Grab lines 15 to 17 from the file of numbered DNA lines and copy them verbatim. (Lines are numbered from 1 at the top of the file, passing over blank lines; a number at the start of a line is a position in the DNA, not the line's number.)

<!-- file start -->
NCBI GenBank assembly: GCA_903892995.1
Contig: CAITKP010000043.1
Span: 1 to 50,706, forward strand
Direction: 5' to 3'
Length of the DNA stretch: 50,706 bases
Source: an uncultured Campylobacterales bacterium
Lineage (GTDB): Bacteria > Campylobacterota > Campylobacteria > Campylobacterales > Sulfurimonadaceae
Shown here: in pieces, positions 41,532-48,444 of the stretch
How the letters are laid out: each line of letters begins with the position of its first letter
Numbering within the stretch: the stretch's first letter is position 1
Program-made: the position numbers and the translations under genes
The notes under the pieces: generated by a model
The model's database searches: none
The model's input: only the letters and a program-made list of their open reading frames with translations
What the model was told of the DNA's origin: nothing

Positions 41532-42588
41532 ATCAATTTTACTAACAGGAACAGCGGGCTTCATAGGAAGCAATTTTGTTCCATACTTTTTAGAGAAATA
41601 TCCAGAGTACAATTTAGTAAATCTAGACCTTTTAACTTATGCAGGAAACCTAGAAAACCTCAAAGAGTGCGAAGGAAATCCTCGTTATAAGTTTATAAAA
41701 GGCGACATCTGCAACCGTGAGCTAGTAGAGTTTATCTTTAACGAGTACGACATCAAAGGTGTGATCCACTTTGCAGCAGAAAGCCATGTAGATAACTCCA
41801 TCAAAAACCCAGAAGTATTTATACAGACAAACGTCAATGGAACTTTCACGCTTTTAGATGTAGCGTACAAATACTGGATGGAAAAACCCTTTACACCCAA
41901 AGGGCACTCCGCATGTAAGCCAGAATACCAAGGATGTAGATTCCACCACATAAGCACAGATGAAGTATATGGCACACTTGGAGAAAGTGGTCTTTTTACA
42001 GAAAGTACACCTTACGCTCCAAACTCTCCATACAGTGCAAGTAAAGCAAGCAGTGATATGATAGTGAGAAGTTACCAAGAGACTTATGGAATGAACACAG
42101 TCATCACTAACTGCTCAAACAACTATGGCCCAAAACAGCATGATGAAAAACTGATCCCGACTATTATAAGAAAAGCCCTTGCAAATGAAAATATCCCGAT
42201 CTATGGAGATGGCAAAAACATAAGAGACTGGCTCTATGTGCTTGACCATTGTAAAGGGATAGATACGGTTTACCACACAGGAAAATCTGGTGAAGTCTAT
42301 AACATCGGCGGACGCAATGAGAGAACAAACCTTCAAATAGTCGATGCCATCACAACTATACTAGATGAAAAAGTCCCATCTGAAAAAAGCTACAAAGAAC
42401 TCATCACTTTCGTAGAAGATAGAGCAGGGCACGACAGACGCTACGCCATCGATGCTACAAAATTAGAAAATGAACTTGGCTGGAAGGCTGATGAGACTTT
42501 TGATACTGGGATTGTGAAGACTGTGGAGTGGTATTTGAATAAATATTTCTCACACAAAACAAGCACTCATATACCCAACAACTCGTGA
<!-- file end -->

What the model was told of the DNA's origin: nothing

Positions 41532-42588
41532 ATCAATTTTACTAACAGGAACAGCGGGCTTCATAGGAAGCAATTTTGTTCCATACTTTTTAGAGAAATA